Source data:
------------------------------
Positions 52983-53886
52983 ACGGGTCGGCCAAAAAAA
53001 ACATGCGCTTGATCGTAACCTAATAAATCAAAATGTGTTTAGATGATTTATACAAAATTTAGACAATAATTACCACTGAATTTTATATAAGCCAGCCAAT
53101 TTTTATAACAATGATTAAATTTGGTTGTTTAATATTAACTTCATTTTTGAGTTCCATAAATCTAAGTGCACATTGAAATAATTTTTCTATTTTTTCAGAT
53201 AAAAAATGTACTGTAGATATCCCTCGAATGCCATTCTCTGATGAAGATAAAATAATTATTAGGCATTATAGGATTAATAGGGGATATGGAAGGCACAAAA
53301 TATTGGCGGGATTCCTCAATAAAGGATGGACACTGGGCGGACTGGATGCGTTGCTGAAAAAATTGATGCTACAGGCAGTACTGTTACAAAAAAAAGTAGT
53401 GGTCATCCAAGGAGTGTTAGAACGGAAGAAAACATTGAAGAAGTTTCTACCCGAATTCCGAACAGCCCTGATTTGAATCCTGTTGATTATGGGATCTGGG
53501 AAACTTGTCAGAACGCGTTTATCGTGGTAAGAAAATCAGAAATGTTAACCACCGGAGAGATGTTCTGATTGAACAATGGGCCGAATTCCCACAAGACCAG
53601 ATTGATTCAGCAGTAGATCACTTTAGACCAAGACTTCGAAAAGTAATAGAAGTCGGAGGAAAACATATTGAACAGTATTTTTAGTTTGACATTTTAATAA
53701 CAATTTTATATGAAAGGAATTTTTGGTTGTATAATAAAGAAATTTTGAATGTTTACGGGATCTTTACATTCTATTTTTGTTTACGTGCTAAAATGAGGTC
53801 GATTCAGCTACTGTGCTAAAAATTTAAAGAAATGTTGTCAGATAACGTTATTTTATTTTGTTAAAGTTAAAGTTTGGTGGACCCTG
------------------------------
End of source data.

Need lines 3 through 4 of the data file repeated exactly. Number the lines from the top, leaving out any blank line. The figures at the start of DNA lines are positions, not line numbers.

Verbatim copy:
53001 ACATGCGCTTGATCGTAACCTAATAAATCAAAATGTGTTTAGATGATTTATACAAAATTTAGACAATAATTACCACTGAATTTTATATAAGCCAGCCAAT
53101 TTTTATAACAATGATTAAATTTGGTTGTTTAATATTAACTTCATTTTTGAGTTCCATAAATCTAAGTGCACATTGAAATAATTTTTCTATTTTTTCAGAT